Many of us share a bond with our pet dog or cat that is akin to our feelings shared with members of our own family, as if they were our flesh and blood. Therefore, it is only natural that when our pet is seriously ill, suffers a fatal accident or dies of natural causes that we go through the process of bereavement in the same way as if it was a family member. We will experience feelings of grief and great sadness from our loss, which are perfectly natural and comforting that your devoted pet meant so much to you and your family. Coping with loss and dealing with death compassionately are important parts of the grieving process.
Humane death of a pet dog or cat
Making the decision to euthanize a pet dog or cat is often one of the most difficult decisions we have to make as our pets fall seriously ill, are really old or have suffered trauma (such as a car accident or fall). Your veterinarian will probably advise you of when this is something for you to consider and they can help you make an informed choice without causing unnecessary harm or discomfort to your pet. You will probably have reached the decision yourself but do not want to admit it. If you are unsure, you need to consider whether your pet is suffering, is your pet dog or cat active, interacting with you, affected by terminal illness and your family’s overall view in the best interest of your pet. Once you have decided that euthanizing your pet is the best option, and then spend his or her last days together. Whether you want to be there when your veterinarian carries out the euthanasia is your choice. You can remain in the surgery waiting area or be with your pet as he or she passes away. Euthanasia is carried out by injection of drugs in the paw and will happen quickly.
Death of a pet dog or cat
Most of us who own a pet dog or cat know that their animal friend is a close member of their family. Often children grow up with pets in their lives and they too will feel the trauma and emotions associated with the significant loss of their furry friend. Of course, we all deal with grief in our own way and no two people will experience the same level of grief. However, the more involved you are in your pet’s care, the age of your pet, and the bond you shared will all determine the level of grief you experience. It will be intensified if your own age and degree of coping mean that the departure of your pet will affect you deeply.
A pet dog or cat may be the only companion of an elderly person. Others may lose their four-legged companion due to death in service where a police dog gets shot in duty. For those who use a hearing dog or guide dog, the loss can be devastating on their ability to achieve more independent living.
Some owners have a pet dog or cat with a complicated health history that has meant much emotional and financial investment. If you were unable to pay for pet insurance, you may have had to make the difficult decision to put your pet to sleep rather than try to prolong its life.
Grieving for a pet dog or cat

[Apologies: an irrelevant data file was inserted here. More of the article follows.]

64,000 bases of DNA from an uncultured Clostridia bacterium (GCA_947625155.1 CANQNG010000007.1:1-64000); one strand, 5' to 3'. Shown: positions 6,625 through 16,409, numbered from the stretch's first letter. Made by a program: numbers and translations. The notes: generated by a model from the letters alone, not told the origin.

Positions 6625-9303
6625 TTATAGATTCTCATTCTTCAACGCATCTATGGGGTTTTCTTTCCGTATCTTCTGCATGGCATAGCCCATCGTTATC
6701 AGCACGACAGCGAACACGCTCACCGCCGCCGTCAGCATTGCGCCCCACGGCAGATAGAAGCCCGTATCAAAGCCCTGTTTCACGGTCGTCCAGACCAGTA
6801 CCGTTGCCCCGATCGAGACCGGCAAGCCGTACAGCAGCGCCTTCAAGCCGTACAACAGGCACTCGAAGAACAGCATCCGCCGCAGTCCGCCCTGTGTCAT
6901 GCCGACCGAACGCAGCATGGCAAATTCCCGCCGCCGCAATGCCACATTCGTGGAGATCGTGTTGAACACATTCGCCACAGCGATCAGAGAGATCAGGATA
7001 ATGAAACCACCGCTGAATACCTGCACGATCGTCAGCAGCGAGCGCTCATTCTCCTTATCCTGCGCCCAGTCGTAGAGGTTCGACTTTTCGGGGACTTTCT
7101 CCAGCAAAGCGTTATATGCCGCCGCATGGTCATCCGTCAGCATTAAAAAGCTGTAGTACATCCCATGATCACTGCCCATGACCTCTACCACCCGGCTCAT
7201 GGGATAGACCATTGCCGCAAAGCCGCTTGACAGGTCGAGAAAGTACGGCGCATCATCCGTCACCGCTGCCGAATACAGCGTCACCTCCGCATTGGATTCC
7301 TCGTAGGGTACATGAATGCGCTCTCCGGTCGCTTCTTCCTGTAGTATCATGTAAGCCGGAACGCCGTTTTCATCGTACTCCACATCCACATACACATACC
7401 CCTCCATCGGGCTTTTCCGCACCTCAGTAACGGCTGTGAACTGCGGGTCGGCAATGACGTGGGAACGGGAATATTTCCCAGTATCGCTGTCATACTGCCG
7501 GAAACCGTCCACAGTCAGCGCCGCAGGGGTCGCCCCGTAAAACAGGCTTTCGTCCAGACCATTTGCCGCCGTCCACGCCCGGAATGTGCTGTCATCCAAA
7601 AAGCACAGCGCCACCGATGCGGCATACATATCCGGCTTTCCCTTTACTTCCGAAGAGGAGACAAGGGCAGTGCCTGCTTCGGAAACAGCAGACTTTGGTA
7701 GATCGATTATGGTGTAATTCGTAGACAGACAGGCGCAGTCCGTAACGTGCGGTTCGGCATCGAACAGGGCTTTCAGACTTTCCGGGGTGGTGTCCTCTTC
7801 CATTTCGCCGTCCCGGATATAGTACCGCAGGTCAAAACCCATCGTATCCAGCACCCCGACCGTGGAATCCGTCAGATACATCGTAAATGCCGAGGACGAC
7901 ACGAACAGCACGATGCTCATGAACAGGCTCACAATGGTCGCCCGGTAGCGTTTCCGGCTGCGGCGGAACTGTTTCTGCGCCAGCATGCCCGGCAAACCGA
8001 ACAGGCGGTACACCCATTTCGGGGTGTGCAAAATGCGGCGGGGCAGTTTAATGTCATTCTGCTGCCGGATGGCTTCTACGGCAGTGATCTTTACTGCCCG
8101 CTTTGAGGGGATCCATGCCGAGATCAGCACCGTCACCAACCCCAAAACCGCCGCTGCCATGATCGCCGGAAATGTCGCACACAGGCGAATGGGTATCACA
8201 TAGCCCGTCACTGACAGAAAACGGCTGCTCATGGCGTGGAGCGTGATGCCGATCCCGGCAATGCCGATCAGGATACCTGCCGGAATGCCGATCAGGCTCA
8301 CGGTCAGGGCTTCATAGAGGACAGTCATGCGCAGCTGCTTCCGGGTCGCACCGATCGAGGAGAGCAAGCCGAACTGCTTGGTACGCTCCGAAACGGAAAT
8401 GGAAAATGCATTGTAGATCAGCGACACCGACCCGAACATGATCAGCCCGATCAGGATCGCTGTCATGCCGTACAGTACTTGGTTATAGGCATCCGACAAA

Each of us grieves differently; it is something we individually experience. Like dealing with death of a person, grief is a staged process. You may have feelings of anger, depression, guilt and denial before we accept the loss and then seek resolve. Some people may feel they have grieved until an event triggers the emotional turmoil again such as anniversaries, picking up their lead or collar, or visiting places you used to go or play together.
You cannot hurry grieving for a loss of a pet dog or cat. It is important to take the time to grieve. It is natural to express your feelings about the death of your pet with others. Hiding your emotions will only make the process more difficult and it will take you longer to accept the loss of your pet.
Coping with the loss of a pet dog or cat
No one is better placed to say how you feel and how you are coping than you. You can find help through local groups and online fora that provide support and assistance to people struggling to cope with grief of a pet’s death. Thinking about your memories and planting a tree or similar memorial to your pet can provide you something to remember your pet dog or cat. While losing a pet can be overwhelming, remember that it is important to look after yourself. If you have other pets, remember that they can also be mourning their loss as well. Maintain your daily routine so that they do not suffer.
Helping children cope with loss of a pet dog or cat
For some children, the death of a pet dog or cat may be their first exposure to a death and the permanence of loss and its associated grief. Your children will experience grief differently to adults and they should be encouraged to express their feelings in their own way. Take care around feelings of guilt, shame, loss and anger. Children may feel afraid that every pet and person they know are going to die and leave them. Dealing with death in a sensitive way is important to help your children understand the cycle of life. Being honest about the natural order of life is important.
Moving on and finding another pet dog or cat
Being a devoted pet owner means it is likely you will consider finding another pet dog or cat to share your life with. Do not rush into making this decision as you have to grieve over your loss first. Adjusting to living with a companion pet, especially for the elderly, can be difficult when they may be concerned about having another one if their own abilities and health are deteriorating. No pet can replace the one you just lost. So, take time to make the right decision, choose the right pet for your circumstances and you can again enjoy many years of pet ownership.